I keep signing up for races, even though I feel hardly able to race anyone. Perhaps it’s because after 10 years of doing this, I can’t break the habit. Perhaps it’s because I enjoy getting up on weekend mornings at ungodly hours (NOT!). Perhaps it’s because I just enjoy crossing the finish line.
At any rate, the last two weekends, I’ve run/walked or walked/run the St. Patrick’s Day Dash and the Mercer Island Half-Marathon, two different-sized races forcing me to employ different strategies. Why am I doing either one when I have trouble walking down stairs most mornings? I don’t know.
I do these races even though my weekly training these days involves virtually no running. Instead, I spend time on the elliptical machine or the stationary bike, or power-walk on a treadmill or outdoors. I do work hard at my cardio, which allows me periodic fits of careful running or jogging, but only short distances at a time because of my bad ankle.
The St. Patrick’s Day Dash is probably Seattle’s biggest and most festive race. Some 14,000 people did it this year, many in crazy green costumes. One guy ran past me with a keg on his shoulder.
My plan was to try to run all or most of the 3.8-mile race, which starts at Seattle Center and goes up Aurora Avenue to the Aurora Bridge and back. I ran from the start all the way up past the turnaround, at about a 10-11-minute per mile pace, and it felt good. While my hope to run it all the way, I was realistic too. I was sure I’d have to slow to a walk after two miles. Yes, that’s what happened. At about 2.5 miles in the race, I felt bone grinding against bone in my ankle and I quit running.
Oh, but that first 2.5 miles felt good. I walked most of the remaining 1.3 miles, but was able to run 100-150 yards to the finish line. My time: 50:21, a 13:15 per mile pace overall. My previous times for this course were 38:09 in 2009 and 38:03 in 2010, so I was disappointed, but oh well. Full race results are here.
So what did I do? I signed up for the Mercer Island Half-Marathon Walk, which took place yesterday. My goal was to walk the race as fast as I could, joining 180 other walkers. This was the second “Walk” I’ve entered (the other being the Seattle Marathon Walk). Interesting that in the first “walk,” many walkers jogged parts of the race; others just walked FAST.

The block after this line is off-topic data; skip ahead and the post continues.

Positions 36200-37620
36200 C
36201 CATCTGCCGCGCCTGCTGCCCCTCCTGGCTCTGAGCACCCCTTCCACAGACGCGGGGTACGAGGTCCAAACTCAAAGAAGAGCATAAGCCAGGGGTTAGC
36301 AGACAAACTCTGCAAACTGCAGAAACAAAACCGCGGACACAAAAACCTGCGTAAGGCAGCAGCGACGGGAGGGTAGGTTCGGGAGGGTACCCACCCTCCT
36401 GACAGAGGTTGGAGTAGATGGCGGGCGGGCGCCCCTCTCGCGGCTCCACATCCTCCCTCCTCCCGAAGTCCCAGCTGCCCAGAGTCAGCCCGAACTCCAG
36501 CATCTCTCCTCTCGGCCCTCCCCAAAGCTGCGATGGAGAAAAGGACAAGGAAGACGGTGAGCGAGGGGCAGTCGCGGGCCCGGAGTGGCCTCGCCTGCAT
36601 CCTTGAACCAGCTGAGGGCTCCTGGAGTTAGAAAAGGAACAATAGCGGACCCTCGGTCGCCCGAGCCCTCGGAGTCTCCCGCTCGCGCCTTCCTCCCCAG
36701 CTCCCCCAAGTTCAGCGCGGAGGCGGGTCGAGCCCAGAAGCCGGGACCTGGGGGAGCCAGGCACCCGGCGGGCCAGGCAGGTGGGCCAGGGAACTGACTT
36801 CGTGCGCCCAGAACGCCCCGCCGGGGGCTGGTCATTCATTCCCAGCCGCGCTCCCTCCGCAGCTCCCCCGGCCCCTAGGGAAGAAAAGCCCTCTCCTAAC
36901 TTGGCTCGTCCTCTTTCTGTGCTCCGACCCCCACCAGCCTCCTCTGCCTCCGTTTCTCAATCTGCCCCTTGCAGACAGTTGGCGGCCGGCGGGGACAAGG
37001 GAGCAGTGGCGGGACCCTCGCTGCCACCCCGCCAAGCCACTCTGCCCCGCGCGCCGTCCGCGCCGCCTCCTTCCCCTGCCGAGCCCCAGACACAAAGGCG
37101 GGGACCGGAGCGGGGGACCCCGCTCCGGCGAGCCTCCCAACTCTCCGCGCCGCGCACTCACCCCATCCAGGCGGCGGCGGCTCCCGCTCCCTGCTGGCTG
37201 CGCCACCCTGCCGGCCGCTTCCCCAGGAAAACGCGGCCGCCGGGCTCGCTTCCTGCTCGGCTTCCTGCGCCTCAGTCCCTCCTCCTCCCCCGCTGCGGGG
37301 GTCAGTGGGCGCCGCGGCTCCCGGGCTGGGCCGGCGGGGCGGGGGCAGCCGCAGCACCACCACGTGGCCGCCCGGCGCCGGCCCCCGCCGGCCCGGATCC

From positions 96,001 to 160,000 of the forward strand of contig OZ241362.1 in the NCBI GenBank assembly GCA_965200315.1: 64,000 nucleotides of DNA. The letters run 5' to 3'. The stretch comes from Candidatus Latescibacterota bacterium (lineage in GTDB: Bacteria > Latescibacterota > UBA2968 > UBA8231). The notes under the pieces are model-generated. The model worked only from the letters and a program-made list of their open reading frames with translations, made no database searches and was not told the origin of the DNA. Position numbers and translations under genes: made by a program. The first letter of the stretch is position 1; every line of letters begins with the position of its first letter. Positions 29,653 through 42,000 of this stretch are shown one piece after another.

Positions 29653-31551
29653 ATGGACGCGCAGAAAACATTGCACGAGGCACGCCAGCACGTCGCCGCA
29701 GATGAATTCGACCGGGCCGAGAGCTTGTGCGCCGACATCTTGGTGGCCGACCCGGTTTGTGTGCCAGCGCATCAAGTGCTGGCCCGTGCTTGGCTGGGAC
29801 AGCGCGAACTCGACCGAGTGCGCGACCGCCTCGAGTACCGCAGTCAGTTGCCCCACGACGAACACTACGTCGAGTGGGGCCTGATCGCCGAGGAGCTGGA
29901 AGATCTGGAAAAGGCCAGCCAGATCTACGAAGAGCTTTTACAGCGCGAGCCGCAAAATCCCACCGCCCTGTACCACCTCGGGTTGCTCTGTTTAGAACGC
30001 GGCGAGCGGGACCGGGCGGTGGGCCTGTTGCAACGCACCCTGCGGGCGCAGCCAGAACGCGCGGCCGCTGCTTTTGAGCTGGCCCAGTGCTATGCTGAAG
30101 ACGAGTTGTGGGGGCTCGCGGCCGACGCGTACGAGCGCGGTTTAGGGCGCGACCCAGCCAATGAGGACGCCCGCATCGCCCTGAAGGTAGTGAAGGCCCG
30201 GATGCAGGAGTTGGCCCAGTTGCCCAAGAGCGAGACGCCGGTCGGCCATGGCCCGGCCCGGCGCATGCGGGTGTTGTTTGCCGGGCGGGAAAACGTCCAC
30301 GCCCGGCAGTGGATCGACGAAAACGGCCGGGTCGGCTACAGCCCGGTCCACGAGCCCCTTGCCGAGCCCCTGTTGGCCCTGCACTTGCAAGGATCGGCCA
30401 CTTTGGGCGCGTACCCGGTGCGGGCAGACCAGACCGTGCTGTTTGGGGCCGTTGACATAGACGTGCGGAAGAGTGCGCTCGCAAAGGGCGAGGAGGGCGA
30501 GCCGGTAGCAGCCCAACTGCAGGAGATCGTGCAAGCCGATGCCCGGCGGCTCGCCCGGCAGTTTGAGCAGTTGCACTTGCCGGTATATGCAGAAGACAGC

Same was true on Mercer Island. Some walkers took off running into the first mile, and I found myself doing the same. I knew I wanted to finish in under 3:30, so I guaranteed that by running parts of each mile. When I saw a mile sign, I’d run for two-tenths to three-tenths of a mile. I also started running downhill sections … and basically wherever I felt like running. I needed to, actually, to keep up with some of the faster walkers.
Would my ankle hold out? As long as I didn’t run more than a half-mile at a time, it seemed to do fine.
Before I knew it, the first half-marathon runners — who started 90 minutes after the walkers — were passing us at miles 9 and 10. (Funny enough, as I ran past a woman walker at one stretch around mile 7, she asked me if I was the first runner. It was laughable, as slow as I was running. I simply told her I was running to keep up with her.)
The walk/run strategy seemed to go well for this race, as I finished in 3:14:39, a 14:52 per mile pace. It was my ankle, not my fitness, that slowed me in this race; I felt like I could have run the race, ankle willing. The pain I felt in my ankle this morning after I got up made me second-guess everything … But that’s another story. I am doing fine as I write this.
I don’t have a bunch more races planned at this time. I have, however, signed up for the Rock and Roll Seattle Marathon in June, which I will walk/run. It will be my 21st, and likely my last, marathon. We’ll see.
P.S. Congrats to work and running friend John Swenson, who prepped for his Boston Marathon debut with a PR 1:36:10 in the Mercer Island Half-Marathon. John passed me on an uphill climb on mile 11. Congrats also to work and running friends Mike and Sue Wilenzick, who also had fine races. Sorry I couldn’t run with you guys. (And sorry if I missed any other friends who did the race.)
Till next time.